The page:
Studies of Post-Traumatic Osteoarthritis
Contributions to Understanding of the Role of Mechanical Forces in the Onset and Progression of Osteoarthritis
Joseph Buckwalter & James Martin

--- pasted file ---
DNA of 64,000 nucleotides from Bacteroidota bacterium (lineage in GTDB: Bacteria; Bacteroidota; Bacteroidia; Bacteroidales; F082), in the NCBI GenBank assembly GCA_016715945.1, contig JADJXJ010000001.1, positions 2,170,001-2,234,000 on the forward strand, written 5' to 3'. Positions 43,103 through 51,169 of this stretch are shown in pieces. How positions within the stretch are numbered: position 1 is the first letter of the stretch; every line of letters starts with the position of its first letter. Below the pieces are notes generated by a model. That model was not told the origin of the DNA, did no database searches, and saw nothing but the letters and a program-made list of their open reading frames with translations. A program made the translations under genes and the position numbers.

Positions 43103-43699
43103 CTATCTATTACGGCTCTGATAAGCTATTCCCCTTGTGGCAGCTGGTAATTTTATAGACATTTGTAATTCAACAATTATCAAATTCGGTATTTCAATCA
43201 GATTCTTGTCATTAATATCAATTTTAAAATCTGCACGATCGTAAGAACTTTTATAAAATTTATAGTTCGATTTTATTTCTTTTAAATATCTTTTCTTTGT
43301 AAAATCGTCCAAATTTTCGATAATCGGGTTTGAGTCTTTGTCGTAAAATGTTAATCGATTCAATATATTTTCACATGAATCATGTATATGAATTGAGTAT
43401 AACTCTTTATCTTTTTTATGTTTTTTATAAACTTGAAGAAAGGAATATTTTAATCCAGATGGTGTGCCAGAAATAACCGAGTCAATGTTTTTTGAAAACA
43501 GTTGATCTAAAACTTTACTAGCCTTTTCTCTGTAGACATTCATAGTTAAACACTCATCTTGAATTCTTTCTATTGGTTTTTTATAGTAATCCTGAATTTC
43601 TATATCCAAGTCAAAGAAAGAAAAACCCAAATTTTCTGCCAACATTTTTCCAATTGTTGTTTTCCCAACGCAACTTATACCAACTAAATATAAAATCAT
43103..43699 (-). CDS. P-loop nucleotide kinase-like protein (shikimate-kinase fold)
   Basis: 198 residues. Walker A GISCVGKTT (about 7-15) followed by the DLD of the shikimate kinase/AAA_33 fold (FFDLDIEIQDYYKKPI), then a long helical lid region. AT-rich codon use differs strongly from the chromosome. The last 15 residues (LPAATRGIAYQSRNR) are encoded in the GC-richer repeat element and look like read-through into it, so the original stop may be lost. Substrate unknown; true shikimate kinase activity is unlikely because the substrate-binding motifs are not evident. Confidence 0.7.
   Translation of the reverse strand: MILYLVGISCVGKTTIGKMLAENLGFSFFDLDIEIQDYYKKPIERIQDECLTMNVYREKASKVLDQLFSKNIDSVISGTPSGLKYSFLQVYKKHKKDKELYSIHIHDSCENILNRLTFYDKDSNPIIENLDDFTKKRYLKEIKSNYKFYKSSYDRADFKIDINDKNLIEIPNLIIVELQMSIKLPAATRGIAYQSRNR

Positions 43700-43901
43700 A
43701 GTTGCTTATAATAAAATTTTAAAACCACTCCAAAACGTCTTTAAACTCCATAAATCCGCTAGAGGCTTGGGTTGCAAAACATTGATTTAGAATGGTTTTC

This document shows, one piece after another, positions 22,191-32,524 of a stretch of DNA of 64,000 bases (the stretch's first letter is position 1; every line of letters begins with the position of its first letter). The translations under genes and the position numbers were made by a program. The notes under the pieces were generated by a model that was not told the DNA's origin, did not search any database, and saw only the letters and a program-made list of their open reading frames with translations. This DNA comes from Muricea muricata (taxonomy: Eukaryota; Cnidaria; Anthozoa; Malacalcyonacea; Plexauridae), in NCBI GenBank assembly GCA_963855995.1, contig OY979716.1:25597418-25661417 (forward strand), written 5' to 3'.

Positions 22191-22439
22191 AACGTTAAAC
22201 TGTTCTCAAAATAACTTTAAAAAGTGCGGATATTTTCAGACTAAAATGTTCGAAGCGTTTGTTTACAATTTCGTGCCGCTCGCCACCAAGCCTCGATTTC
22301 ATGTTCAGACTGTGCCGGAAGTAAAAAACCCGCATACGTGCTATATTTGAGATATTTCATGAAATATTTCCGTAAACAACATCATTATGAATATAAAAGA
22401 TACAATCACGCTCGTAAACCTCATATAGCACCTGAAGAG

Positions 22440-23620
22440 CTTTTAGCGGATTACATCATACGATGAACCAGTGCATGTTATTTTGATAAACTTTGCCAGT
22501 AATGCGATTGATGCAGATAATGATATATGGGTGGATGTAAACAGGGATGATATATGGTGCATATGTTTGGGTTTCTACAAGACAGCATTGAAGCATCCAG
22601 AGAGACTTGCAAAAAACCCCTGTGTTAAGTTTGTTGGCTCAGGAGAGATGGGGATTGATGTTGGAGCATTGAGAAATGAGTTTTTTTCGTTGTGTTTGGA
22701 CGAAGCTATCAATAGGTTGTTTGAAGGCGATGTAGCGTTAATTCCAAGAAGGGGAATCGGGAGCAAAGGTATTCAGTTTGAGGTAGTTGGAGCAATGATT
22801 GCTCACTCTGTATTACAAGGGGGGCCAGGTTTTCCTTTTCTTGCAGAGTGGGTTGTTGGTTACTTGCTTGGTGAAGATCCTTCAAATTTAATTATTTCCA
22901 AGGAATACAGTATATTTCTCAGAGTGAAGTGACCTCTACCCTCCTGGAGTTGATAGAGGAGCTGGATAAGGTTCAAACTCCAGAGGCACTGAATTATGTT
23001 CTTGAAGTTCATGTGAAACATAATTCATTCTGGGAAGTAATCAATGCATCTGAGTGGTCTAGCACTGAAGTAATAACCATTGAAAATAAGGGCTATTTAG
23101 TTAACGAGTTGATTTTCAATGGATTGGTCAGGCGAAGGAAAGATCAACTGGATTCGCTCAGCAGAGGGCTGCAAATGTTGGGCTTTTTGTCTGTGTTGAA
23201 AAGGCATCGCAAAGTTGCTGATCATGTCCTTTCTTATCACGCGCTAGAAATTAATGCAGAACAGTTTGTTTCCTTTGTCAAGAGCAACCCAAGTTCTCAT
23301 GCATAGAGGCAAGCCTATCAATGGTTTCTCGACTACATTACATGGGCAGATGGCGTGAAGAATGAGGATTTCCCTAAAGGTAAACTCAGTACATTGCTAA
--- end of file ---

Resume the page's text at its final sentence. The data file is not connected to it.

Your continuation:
Excessive joint loadings, either single (acute contact stress) or repetitive (cumulative contact stress), cause progressive joint degeneration and subsequent development of the clinical syndrome of osteoarthritis (OA). Cumulative excessive articular surface contact stress that leads to OA results from joint dysplasia, incongruity and instability, but also may cause OA in patients without known joint abnormalities. Advances in understanding of the thresholds for mechanical damage to articular cartilage, and of the biologic mediators that cause progressive loss of articular cartilage due to excessive mechanical stress, will lead to better treatments of joint injuries and improved strategies for restoring damaged joint surfaces. Recent in vitro investigations show that reactive oxygen species (ROS) released from mitochondria following excessive articular cartilage loading can cause chondrocyte death and matrix degradation and reduce the ability of chondrocytes to respond normally to physiologic loading. Alarmins released from damaged chondrocytes trigger an inflammatory response that can cause loss of cartilage. Preventing the release of ROS or inhibiting their effects preserves chondrocytes and their matrix. Blocking the effects of Alarmins decreases the inflammatory response. Fibronectin fragments released from articular cartilage subjected to excessive loads also stimulate matrix degradation; inhibition of the molecular pathways initiated by these fragments prevents this effect. Distraction and motion of osteoarthritic articular surfaces in humans can promote joint remodeling, decrease pain and improve joint function in patients with end-stage post-traumatic OA. This result, combined with the observation that chondroprogenitor cells are active in osteoarthritic joints, suggests that altered loading creates an environment that promotes beneficial joint remodeling. Taken together, these recent advances in understanding of how mechanical forces cause loss of articular cartilage, including identification of mechanically induced mediators of cartilage loss, and of how changing joint loading can promote joint remodeling provide the basis for new biologic and mechanical approaches to the prevention and treatment of all forms of OA.